- Claims past concerns raised by Deutsche Telekom about its single RAN and 5G radio equipment have been addressed.
- Huawei far from out the picture, despite geopolitical pressures.
- Deutsche Telekom pointedly calls Chinese supplier a “strong partner” on unveiling their joint “multi-Gigabit campus networks” solution in Germany.
Tommi Uitto, President of Mobile Networks at Nokia, said Deutsche Telekom (DT) was “pleased with our approach and progress” on sorting out problems with its next-gen radio access network (RAN) equipment.
Speaking on the Finnish vendor’s Capital Markets Day, Uitto — as transcribed by CQ FD Disclosure — Uitto seemed happy to recount what he clearly thought was a successful turnaround story.
“As you may know, Deutsche Telekom in Europe was not satisfied with our single RAN and 5G radio technology in 2018 and before that”, he explained. “Nevertheless, what we and DT agreed to do in early 2019 – when I started – was that we would keep DT updated on our progress in product and R&D turnaround.”
The process is starting to pay Nokia dividends, indicated Uitto. He pointed out that DT recently chose Nokia’s “mainstream 5G RAN” for one of its “large European affiliates”.
TelcoTitans is not certain what Uitto is referring to here, as none of DT’s affiliates in Croatia (Hrvatski Telekom), Greece (OTE), or Hungary (Magyar Telekom) appear to have publicly announced 5G RAN deals with Nokia. NetWorkS!, the 50:50 infrastructure‑sharing joint venture between T‑Mobile Poland and Orange Poland, is reported to have deployed a mixture of RAN equipment from both Nokia and Huawei, but this, according to local media outlets — albeit from some months ago — was for 4G rather than 5G (Deutsche Telekomwatch, #99).
Another proof-point that Nokia’s RAN gear has been rehabilitated in the eyes of DT, according to Uitto, is the vendor’s involvement in an open RAN pilot in the German town of Neubrandenburg under the stewardship of Telekom Deutschland (Deutsche Telekomwatch, #101).
Up to 25 “O-RAN-compatible” sites are planned, supporting both 4G and 5G. Among the suppliers involved, aside from Nokia, are Dell, Fujitsu, NEC, and Mavenir. It was Nokia, however, that got special mention. “I am particularly pleased that with Nokia we have also been able to win a strong European partner for our cooperation in O‑RAN”, said Claudia Nemat, Head of Technology & Innovation at DT.
Mending broken European fences
How far DT’s perception of Nokia had previously deteriorated came to light through leaked internal documentation seen by Reuters in January 2020 (Deutsche Telekomwatch, #91).
The Group is reported to have given Nokia “another chance to mend their relationship” but told it that it “must step up”. DT is said to have received assurances over product quality improvements in return. It appears the warnings went beyond normal hard-ball tactics in contract negotiations. The documents referenced by Reuters were said to have been prepared by DT’s supplier management team for a series of meetings between senior executives at both providers in the second half of 2018.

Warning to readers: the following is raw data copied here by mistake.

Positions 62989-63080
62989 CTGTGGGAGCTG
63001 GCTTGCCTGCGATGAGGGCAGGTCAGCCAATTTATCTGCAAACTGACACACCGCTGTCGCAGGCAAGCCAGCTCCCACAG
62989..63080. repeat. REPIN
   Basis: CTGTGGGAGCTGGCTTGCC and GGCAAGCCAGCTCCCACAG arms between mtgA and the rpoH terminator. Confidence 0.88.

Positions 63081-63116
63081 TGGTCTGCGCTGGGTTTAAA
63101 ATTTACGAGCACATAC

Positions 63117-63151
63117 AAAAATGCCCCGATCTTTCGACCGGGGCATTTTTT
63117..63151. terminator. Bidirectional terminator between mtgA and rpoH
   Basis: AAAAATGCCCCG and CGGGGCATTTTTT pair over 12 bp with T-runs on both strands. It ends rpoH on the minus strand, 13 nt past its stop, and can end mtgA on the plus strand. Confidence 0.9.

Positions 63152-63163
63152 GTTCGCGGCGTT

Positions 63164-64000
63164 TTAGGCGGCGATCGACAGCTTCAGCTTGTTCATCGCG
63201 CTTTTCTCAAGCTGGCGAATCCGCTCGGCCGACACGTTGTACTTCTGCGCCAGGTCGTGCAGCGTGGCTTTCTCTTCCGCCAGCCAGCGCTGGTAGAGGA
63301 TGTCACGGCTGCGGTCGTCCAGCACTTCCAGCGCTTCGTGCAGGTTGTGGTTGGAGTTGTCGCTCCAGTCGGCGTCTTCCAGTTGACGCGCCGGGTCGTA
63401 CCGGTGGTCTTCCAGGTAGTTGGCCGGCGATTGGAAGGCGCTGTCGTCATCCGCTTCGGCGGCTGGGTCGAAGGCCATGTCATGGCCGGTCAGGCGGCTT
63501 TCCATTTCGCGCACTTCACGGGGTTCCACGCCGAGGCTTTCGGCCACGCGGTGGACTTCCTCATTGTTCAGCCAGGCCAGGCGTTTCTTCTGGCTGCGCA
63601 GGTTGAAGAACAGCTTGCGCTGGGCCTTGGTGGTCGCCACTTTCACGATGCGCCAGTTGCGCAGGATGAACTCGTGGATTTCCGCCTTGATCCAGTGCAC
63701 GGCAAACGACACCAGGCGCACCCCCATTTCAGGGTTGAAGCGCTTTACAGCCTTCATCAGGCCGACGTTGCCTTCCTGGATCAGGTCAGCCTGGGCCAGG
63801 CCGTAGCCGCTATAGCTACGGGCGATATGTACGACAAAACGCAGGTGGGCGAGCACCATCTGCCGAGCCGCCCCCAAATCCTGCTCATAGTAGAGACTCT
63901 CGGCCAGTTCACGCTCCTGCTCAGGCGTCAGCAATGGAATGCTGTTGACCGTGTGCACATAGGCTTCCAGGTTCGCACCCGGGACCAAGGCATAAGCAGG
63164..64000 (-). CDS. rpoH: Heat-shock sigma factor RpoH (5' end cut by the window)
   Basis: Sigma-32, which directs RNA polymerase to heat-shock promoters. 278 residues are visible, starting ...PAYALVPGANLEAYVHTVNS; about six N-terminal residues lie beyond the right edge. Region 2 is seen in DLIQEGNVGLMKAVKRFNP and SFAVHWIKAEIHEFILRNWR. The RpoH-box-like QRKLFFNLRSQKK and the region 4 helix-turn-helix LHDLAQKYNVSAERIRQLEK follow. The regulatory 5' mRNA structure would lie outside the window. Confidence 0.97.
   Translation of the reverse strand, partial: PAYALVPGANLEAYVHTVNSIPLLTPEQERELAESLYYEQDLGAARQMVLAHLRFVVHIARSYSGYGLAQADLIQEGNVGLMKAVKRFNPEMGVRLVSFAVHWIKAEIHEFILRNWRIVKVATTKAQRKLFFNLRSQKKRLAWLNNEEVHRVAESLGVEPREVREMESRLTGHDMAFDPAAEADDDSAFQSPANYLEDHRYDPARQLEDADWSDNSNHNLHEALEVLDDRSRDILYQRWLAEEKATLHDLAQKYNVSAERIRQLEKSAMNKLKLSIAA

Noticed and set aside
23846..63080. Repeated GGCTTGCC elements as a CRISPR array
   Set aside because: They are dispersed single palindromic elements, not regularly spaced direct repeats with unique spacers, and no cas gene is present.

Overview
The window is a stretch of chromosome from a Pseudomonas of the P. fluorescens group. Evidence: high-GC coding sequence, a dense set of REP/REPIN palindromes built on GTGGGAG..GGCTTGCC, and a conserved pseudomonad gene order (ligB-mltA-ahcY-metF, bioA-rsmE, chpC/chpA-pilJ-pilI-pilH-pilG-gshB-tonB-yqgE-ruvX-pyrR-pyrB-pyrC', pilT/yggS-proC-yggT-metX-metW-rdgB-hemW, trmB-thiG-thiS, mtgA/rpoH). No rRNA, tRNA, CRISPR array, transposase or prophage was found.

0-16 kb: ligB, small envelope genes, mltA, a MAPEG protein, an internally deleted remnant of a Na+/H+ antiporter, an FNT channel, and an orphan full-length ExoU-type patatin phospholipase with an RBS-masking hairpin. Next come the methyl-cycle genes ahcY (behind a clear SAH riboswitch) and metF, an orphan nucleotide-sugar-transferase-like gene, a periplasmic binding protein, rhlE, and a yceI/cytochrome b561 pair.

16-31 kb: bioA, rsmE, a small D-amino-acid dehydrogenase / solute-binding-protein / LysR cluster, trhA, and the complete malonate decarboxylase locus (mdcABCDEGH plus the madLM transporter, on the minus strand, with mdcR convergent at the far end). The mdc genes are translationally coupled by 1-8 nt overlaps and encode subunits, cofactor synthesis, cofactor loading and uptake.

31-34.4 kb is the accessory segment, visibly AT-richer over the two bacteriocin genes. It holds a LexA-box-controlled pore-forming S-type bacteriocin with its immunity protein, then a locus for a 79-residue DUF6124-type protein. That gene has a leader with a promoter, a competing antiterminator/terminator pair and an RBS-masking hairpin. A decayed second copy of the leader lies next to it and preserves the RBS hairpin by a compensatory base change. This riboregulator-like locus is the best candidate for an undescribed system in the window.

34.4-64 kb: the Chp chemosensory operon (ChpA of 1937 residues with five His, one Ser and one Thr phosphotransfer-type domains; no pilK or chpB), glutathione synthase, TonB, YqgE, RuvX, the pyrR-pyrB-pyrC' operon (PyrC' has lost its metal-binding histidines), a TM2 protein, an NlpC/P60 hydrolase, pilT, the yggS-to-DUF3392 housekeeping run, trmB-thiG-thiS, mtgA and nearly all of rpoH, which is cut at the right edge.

On DT’s home turf in Germany, both Ericsson and Huawei are now the main 4G and 5G RAN suppliers. Nokia used to be in the RAN mix, but was replaced by Ericsson after the Swedish manufacturer won a five‑year “network modernisation” agreement with Telekom Deutschland in late-December 2017 (Deutsche Telekomwatch, #69).
Nokia was not excluded completely from 5G in Germany, however. During 2018 and 2019, in collaboration with Telekom Deutschland and the Hamburg Port Authority, the Finnish supplier tested different 5G applications at the Port of Hamburg (Deutsche Telekomwatch, #85).
T‑Mobile US has not had the same level of reservation about Nokia as its parent company. In January, the US operator gave another vote of 5G confidence to both Nokia and Ericsson, its main network partners (Deutsche Telekomwatch, #101). In what were described as “multi-billion-dollar agreements” with both suppliers, stretching over a five-year period, Nokia and Ericsson have been tasked with expanding 5G coverage, capacity, and speed across all of the operator’s spectrum bands. Nokia said it will deploy its AirScale Radio platform to support an “ultra-capacity 5G layer with 2.5GHz massive MIMO technology”, as well as continue rolling out the next-gen tech at 600MHz.
Huawei still in favour on campus
Nokia’s apparent return to 5G favour does not necessarily mean DT is growing cold on Huawei, despite the geopolitical pressures the Chinese supplier is under.
In a recent video posted online, DT flagged collaboration with Huawei on what appears to be a new service combining the vendor’s “multi-Gigabit campus networks” capabilities and Telekom cloud infrastructure. It offers customers a cloud-based managed service, presided over by DT experts. The video, seemingly made by DT, stressed that Huawei, with around 2,700 employees in Germany, was a “strong partner”.
Huawei is also in the 5G RAN mix in “one of the largest 5G campus networks in Europe”, covering 1.4 million square metres in Hanover. DT said in February it was partnering with German trade fair organiser Deutsche Messe on the site’s construction. A spokesperson for the operator confirmed that Huawei was supplying RAN equipment, while Ericsson is responsible for the core network.